Nokia Cutting 4,000 Phone Manufacturing Jobs

Nokia will cut thousands of jobs related to phone manufacturing, as it shifts production from Europe to Asia by the end of 2012.

Nokia will shift phone production from Europe to Asia by the end of 2012, a move that will result in 4,000 job cuts.

The cuts will occur at three factories in Finland, Mexico and Hungary. On its Website, Nokia suggested it would provide financial support and assistance with local re-employment.

€œThere will be no assembling of mobile phones at our plants in Europe after this,€ a Nokia spokesperson told the Associated Press Feb. 8. €œWe plan to focus product assembly at our plants in Asia where the majority of our suppliers are based, while our facilities in [Finland, Hungary and Mexico] will focus on the software-heavy aspects of the production process.€

Early last year, Nokia made the decision to abandon its homegrown operating systems, including Symbian, in favor of Microsoft€™s Windows Phone. According to Nokia CEO Stephen Elop, that decision positioned his company to better combat Apple€™s iPhone and the growing family of Google Android devices. In return, Microsoft is paying Nokia hundreds of millions of dollars per quarter in platform-support payments.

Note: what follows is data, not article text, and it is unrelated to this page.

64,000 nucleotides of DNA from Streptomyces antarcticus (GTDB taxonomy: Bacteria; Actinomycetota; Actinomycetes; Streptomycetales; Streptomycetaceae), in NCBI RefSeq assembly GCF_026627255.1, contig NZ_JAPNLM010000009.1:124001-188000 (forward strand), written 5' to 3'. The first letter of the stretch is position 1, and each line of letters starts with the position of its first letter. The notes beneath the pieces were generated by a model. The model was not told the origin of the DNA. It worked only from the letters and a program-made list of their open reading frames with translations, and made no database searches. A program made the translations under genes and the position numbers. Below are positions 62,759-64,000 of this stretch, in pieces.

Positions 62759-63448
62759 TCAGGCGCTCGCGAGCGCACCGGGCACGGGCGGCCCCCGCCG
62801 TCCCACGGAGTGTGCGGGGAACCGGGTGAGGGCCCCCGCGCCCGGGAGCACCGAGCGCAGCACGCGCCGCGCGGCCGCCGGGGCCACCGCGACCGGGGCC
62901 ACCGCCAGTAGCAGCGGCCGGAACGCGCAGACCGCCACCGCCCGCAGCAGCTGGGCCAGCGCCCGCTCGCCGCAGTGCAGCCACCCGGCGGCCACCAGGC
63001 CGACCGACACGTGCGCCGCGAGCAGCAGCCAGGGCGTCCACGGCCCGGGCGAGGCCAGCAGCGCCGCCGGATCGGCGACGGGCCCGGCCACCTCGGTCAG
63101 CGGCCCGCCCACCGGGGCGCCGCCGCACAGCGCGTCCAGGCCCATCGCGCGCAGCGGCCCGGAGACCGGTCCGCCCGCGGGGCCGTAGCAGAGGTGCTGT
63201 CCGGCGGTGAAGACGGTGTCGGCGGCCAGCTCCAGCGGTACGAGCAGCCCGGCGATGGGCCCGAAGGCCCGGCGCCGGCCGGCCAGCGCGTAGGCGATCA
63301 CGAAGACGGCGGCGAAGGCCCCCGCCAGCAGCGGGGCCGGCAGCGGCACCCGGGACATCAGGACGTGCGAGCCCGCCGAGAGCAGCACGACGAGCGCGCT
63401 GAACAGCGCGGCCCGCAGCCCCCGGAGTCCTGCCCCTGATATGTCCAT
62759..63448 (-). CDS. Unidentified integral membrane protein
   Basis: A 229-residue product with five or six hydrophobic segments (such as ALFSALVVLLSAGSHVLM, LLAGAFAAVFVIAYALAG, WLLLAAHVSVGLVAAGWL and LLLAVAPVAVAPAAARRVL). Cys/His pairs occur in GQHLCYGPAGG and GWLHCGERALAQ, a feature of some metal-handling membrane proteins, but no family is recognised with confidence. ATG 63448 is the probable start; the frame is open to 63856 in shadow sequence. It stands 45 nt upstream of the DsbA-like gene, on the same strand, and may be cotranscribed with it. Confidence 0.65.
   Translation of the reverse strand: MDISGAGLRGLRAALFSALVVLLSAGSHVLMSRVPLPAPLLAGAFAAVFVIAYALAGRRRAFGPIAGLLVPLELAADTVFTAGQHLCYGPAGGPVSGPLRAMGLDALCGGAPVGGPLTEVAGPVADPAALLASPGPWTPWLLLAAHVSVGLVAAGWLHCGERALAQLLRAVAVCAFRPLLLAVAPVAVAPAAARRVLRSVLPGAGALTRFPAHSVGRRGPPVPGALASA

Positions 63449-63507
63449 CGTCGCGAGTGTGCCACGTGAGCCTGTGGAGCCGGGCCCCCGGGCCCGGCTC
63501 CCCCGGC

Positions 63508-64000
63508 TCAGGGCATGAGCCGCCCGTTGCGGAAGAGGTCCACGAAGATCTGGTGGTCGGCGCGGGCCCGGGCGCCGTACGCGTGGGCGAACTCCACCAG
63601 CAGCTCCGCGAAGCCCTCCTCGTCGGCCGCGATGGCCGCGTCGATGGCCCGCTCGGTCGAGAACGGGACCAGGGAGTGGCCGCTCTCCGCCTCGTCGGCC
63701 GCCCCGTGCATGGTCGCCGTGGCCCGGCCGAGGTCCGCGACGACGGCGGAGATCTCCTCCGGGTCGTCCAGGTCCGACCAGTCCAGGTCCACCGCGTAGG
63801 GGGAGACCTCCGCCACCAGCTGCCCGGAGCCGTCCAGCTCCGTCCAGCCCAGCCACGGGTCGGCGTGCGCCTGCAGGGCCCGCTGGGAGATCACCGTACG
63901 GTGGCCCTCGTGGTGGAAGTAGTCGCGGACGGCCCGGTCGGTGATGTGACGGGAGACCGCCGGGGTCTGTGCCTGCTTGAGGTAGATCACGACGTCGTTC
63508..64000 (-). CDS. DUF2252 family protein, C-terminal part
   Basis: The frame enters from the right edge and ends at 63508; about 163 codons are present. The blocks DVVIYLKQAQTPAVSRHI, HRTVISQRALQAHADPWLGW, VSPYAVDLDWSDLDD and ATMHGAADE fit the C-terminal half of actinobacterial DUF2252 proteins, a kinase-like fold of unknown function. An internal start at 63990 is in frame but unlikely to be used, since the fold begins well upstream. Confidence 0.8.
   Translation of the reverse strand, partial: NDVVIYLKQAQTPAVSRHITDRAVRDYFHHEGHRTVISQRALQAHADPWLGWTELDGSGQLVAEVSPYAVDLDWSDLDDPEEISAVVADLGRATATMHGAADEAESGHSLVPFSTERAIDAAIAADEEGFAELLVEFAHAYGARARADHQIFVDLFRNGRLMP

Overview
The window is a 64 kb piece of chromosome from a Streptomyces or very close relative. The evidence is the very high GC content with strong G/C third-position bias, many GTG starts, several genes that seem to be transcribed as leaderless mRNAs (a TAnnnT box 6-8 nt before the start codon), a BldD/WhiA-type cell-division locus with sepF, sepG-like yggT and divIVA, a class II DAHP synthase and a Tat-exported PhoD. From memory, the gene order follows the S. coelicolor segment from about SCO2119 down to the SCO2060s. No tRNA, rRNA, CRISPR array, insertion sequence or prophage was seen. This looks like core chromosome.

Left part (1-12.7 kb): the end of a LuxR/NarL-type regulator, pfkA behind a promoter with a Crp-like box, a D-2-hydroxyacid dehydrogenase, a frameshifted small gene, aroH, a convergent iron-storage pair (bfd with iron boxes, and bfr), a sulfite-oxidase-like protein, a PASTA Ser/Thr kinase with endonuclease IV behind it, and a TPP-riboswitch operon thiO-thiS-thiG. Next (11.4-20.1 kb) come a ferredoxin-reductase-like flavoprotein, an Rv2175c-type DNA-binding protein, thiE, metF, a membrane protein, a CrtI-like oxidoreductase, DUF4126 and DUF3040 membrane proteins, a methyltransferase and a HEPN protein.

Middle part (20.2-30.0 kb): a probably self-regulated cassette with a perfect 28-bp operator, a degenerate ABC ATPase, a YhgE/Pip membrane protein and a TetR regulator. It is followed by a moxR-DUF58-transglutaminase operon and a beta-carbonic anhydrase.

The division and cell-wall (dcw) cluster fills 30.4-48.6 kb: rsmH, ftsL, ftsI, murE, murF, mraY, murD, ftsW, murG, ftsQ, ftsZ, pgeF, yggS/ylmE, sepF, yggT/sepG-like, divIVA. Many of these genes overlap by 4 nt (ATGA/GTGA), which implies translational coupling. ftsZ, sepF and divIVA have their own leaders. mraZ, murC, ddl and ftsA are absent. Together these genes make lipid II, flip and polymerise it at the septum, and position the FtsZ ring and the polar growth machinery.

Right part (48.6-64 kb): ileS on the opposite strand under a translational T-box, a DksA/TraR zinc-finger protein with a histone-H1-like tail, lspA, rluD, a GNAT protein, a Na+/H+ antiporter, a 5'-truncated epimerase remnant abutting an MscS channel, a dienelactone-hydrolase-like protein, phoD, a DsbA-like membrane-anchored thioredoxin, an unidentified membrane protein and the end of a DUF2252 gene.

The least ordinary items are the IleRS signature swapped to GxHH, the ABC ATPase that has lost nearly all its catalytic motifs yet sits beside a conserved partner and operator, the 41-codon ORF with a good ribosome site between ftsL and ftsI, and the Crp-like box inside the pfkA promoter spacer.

However, that firmly ties Nokia€™s fortunes to that of the Windows Phone platform€”which has suffered from anemic sales in the year-plus since its launch. If a new generation of Windows Phone devices can€™t sway customers, then Microsoft will face some very hard questions about its future in the mobile segment.

Data from research firm Nielsen suggested that Microsoft owned 7.3 percent of the U.S. smartphone market in the third quarter of 2011, down from 9 percent earlier in the year; much of that decline was due to users abandoning the antiquated Windows Mobile platform, something Microsoft executives say they anticipated.

Nokia€™s new smartphone strategy centers on Windows Phone devices targeted at both the midrange and high ends of the market. The Lumia 800 and 900 both feature premium hardware, paired with the latest Windows Phone software; meanwhile, the more midmarket Lumia 710 likewise boasts some strong specs.

By the end of 2011, Nokia had managed to sell some 1 million smartphones running Windows Phone. €œFrom this beachhead of more than 1 million Lumia devices, you will see us push forward with the sales, marketing and successive product introductions necessary to be successful,€ Elop wrote in a statement accompanying the company€™s most recent earnings. €œWe also plan to bring the Lumia series to additional markets, including China and Latin America, in the first half of 2012.€

That€™s a solid start for Nokia. But as its most recent factory move suggests, the company still has a steep uphill battle in front of it.

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